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Rising Costs, Policy Changes, and Higher Ed: Where Do We Go from Here?

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President Burwell speaks on a panel about higher ed

As the number of Americans enrolling in colleges and universities continues to rise, issues affecting higher education have been hot topics for public discussion. The cost of a degree, the role of government in higher education—these are just a some of the major issues institutions of higher education face.

On March 9, American University hosted an event sponsored by the Council for Advancement and Support of Education (CASE) entitled " Claiming Our Story: The Imperative for Higher Education," to discuss how to address these concerns, as well as ways to help the public recognize the value of higher education. The panel discussion, moderated by CASE president and CEO Sue Cunningham, featured AU president Sylvia Burwell; Andrew Hamilton, president of New York University; Danielle Douglas-Gabriel, an education finance reporter for the Washington Post; and Ted Mitchell, president of the American Council on Education (ACE).

Burwell kicked off the conversation by outlining four categories of concerns she has heard in discussions with students, faculty, staff, and alumni around the country: 1) value proposition—"what we cost, and what we're offering in terms of what it means to have a degree"; 2) issues around the future of work, from the role of artificial intelligence to what it means that people will change jobs 15 times throughout their careers; 3) the future of learning and lifelong learning; and 4) diversity, inclusion, and freedom of expression on college campuses.

Responding to the first point, Douglas-Gabriel noted that due to the monetary investment required to obtain a degree, there is a perception that it must "translate into a job that pays as much, as quickly as possible, without recognizing the importance of education."

Mitchell added that "the image is, you go to college to learn stuff, to get a job. Around that, citizenship, a sense of curiosity and self-purpose is really absent."

So how do universities reconcile goals of fostering active, engaged, citizens of the world while also preparing students for the reality of finding employment after graduation? College, at its best, marries the two, Douglas-Gabriel said, while Burwell underlined the importance of empathy in answering tough questions about cost, especially when it comes to student debt and making college more accessible.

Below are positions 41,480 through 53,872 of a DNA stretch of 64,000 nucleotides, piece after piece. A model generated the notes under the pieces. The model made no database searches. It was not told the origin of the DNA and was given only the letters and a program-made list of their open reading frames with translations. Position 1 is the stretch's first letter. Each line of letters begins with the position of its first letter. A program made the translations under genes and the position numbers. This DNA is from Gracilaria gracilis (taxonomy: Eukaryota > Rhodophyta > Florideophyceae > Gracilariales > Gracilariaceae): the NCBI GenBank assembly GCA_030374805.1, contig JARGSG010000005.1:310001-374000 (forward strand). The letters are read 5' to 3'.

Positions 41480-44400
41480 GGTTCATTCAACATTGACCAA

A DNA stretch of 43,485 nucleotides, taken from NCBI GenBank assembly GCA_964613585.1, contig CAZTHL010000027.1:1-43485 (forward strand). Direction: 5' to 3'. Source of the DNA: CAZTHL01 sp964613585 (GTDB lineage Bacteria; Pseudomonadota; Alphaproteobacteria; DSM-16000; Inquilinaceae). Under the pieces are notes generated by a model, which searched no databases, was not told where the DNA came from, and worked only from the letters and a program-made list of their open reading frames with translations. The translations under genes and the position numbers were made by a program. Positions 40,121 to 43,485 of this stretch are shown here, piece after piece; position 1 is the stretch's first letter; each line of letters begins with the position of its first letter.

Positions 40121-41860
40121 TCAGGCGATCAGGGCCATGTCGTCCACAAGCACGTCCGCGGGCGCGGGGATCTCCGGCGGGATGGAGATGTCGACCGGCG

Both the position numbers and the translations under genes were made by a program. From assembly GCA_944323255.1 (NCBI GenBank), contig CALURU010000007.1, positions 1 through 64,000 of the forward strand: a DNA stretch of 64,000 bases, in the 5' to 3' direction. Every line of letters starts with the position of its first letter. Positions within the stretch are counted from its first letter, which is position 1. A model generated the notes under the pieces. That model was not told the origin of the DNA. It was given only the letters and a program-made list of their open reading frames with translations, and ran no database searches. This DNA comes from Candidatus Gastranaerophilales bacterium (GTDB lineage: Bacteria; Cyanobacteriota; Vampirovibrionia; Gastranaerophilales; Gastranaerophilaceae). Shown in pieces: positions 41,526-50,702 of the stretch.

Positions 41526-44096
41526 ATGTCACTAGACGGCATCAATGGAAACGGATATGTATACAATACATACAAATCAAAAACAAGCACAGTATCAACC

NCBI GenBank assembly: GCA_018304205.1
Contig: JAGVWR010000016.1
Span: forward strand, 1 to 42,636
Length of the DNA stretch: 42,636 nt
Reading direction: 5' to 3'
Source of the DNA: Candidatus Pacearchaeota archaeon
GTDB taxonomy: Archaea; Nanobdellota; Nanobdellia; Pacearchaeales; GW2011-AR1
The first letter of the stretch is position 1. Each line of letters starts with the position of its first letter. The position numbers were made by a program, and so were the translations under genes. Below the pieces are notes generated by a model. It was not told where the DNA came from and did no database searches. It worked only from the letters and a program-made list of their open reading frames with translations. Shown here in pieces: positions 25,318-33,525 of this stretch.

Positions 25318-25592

"What does that feel like? Sitting in those seats, hearing and understanding becomes, 'OK, does this cost too much?'" she said. "This is why I'm so interested in understanding what does it really cost and why? Is the problem that it costs too much, or is the problem who is paying for it?"

The conversation turned to the effect of recent policy changes in the higher education sector. Legislation like the tax bill, passed last December, and the PROSPER Act to reauthorize the Higher Education Act have serious implications for students, particularly related to costs.

"Pushing the political buttons to be sure that we explain why higher education and continued strengthening, and even expanding of, higher education is critical for society," Hamilton said.

Drawing upon Burwell's experience as Secretary of the US Department of Health and Human Services, Cunningham posed the question of whether the relationship between government and higher education, which are "obviously intertwined in complex ways," is working.

"Probably both sides would say not as much as it should. Why is that?" Burwell said. "Part of what creates a relationship is trust, and I don't know that that exists at the level that it should."

Burwell suggested that one way to build trust is to "find places where common ground exists," start from there and then work toward the harder, more contentious issues.

"Can we all agree that what we want in higher education is affordability, access, and quality?" she asked. "Once you have agreement on the goal, then you drive the conversation to the substantive things that will get you there."

As the event continued, discussion of financial issues turned to questions around the roles of philanthropy and endowments in funding colleges and universities.

"The private sector does have an important role, but it is also important that as a society, state and federal policy support universities in a meaningful way," Douglas-Gabriel said. "Sometimes I do wonder if we rely too much on private dollars to the exclusion of state and federal support. That kind of allows them to not really care too much, because you can always have endowments."

To close out the event, Cunningham asked each panelist to discuss how higher education changed their lives. Burwell shared that as a second-generation American, education was "the key to everything," and why her family came to this country.

"The idea that you can take those tools that you learn—the critical thinking, the exposure to so many different points of view—the confidence it builds to do those scary things, and then get the opportunity to serve at the highest levels of your country, and in some of the largest organizations in the world, and then be able to come full circle and be back at an institution to contribute," Burwell said. "That's what education can do."